§ Mr. Nellist
asked the Secretary of State for Employment if he will give figures for (a) fatal, (b) major and (c) minor accidents on the youth opportunities programme and the youth training scheme for the period from 1 October 1983 to 31 December 1983 and 1 January to 31 March; and how the major injuries are defined.
§ Mr. Peter Morrison
[pursuant to his reply, 14 June 1984, c. 544]: The information requested is as follows: 255W
Injuries‡ Scheme Period Number of entrants Average number in training Number of fatalities Major Minor║ Youth 1 October 1983 to 31 December 1983 747 33,698 — 10 109 Opportunities Programme 1 January 1984 to 31 March 1984 67 8,644 — 2 20 Youth Training Scheme 1 October 1983 to 31 December 1983 134,831 245,733 *1 44 315 1 January 1984 to 31 March 1984 49,670 256,972 †l 47 445 *Fork Lift Truck accident. †Tractor accident. ‡figures include accidents which may not have been reportable to the Health and Safety Executive had the individuals been employed. ║Absences of more than three days.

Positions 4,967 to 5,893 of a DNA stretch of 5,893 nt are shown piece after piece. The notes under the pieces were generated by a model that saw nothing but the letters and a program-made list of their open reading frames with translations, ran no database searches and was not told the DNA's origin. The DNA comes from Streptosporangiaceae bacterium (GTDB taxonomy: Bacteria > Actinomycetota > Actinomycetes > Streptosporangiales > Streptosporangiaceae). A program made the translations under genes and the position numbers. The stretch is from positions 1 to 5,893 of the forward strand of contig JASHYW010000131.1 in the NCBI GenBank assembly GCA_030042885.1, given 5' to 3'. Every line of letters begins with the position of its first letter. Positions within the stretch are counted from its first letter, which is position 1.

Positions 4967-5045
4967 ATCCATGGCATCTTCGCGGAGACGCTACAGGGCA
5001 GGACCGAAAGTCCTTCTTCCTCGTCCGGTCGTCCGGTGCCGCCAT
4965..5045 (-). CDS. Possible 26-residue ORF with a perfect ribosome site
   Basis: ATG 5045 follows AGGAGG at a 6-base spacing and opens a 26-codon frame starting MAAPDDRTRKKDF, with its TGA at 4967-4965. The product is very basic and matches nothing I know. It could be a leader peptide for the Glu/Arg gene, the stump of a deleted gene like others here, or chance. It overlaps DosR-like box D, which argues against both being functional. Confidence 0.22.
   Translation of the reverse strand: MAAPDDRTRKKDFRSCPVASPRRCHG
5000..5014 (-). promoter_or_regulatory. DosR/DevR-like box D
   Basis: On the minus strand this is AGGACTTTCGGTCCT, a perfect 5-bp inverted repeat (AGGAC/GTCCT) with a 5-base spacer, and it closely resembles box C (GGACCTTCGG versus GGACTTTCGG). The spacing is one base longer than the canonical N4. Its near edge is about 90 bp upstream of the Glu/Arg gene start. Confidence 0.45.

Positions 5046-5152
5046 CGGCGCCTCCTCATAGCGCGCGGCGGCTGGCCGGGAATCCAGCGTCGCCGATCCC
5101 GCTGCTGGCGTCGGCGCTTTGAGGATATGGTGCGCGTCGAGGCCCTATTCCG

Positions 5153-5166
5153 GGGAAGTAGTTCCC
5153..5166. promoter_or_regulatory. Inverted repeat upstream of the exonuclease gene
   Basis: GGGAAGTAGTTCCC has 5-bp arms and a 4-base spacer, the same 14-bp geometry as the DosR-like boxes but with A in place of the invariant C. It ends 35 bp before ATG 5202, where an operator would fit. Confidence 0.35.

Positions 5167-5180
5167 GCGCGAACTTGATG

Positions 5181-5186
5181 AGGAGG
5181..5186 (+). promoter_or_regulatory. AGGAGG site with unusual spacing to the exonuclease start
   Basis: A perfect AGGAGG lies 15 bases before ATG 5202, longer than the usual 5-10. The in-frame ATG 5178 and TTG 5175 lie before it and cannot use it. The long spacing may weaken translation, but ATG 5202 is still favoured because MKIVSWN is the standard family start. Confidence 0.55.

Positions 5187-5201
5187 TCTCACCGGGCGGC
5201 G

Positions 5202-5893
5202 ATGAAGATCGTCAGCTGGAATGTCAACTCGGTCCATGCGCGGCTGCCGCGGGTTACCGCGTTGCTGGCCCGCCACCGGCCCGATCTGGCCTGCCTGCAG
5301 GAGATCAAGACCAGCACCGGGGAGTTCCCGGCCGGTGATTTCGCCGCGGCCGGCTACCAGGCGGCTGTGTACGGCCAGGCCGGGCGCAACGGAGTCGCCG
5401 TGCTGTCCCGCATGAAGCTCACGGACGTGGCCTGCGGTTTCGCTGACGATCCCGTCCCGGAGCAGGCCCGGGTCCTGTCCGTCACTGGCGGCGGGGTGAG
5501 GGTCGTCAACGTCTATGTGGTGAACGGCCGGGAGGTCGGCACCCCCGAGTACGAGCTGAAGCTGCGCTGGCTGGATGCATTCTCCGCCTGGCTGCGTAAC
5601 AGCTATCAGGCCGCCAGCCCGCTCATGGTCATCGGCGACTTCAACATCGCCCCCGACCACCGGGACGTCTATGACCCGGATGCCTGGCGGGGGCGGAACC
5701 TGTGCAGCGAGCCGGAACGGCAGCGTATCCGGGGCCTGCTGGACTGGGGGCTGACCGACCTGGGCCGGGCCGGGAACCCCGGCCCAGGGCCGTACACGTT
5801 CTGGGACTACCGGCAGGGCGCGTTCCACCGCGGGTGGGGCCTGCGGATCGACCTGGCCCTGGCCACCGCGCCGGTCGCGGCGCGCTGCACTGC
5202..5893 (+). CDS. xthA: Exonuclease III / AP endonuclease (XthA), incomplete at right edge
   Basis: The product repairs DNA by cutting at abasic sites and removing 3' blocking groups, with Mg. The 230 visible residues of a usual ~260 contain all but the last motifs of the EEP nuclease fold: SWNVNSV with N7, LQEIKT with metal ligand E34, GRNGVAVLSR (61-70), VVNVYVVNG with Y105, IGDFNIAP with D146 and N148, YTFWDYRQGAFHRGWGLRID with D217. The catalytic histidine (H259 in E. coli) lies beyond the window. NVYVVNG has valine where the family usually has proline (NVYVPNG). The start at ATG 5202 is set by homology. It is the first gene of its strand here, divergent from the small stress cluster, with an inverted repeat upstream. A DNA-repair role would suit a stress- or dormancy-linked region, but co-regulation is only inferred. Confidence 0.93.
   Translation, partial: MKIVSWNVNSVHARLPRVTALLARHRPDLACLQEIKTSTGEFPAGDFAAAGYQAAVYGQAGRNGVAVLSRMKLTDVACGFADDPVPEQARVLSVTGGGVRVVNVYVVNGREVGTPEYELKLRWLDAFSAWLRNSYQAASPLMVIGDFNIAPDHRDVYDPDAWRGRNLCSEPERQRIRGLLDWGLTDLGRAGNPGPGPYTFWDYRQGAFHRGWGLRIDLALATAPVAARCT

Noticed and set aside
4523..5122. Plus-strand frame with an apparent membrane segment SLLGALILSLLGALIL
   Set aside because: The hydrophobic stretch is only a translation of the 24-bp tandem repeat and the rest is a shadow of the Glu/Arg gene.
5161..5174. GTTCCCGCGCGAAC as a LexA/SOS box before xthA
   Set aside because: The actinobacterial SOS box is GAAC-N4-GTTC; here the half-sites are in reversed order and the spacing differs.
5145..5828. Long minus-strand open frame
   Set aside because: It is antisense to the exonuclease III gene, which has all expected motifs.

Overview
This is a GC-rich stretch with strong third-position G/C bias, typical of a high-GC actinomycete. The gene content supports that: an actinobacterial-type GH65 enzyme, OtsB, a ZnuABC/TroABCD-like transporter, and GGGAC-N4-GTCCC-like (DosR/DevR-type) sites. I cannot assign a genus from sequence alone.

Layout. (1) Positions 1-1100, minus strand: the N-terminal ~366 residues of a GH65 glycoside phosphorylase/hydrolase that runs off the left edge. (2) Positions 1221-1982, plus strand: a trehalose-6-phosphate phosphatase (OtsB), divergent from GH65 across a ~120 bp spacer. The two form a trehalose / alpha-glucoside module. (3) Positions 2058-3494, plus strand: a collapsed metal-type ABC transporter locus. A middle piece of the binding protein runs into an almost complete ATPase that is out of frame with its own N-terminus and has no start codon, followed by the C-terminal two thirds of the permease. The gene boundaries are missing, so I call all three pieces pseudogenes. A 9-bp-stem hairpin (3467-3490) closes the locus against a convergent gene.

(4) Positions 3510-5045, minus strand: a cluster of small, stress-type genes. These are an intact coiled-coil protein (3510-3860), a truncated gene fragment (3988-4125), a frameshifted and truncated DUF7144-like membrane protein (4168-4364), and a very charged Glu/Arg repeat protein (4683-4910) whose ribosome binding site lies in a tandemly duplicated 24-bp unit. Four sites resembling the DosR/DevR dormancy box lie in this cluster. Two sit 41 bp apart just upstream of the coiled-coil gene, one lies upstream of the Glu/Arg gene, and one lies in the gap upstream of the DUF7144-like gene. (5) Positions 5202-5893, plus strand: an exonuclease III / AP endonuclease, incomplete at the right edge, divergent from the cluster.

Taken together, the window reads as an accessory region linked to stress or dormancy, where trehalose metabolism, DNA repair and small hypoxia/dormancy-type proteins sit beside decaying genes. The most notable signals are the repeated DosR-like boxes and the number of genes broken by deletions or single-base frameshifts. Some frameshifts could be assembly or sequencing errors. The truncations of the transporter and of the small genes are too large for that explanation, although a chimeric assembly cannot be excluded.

Major injuries are defined as follows:
- 1. Fracture of the skull, spine or pelvis;
- 2. Fracture of any bone—
- (i) in the arm other than a bone in the wrist or hand;
- (ii) in the leg other than a bone in the ankle or foot;
- 3. Amputation of a hand or foot;
- 4. The loss of sight of an eye; or
- 5. Any other injury which results in the person being admitted to hospital as an inpatient for more than 24 hours, unless that person is detained only for observation.
In my reply of 12 April 1984, at column 365, the figuress given of 360 trainees injured in the period 1 October 1983 to 31 December 1983 included the one fatal injury that occurred.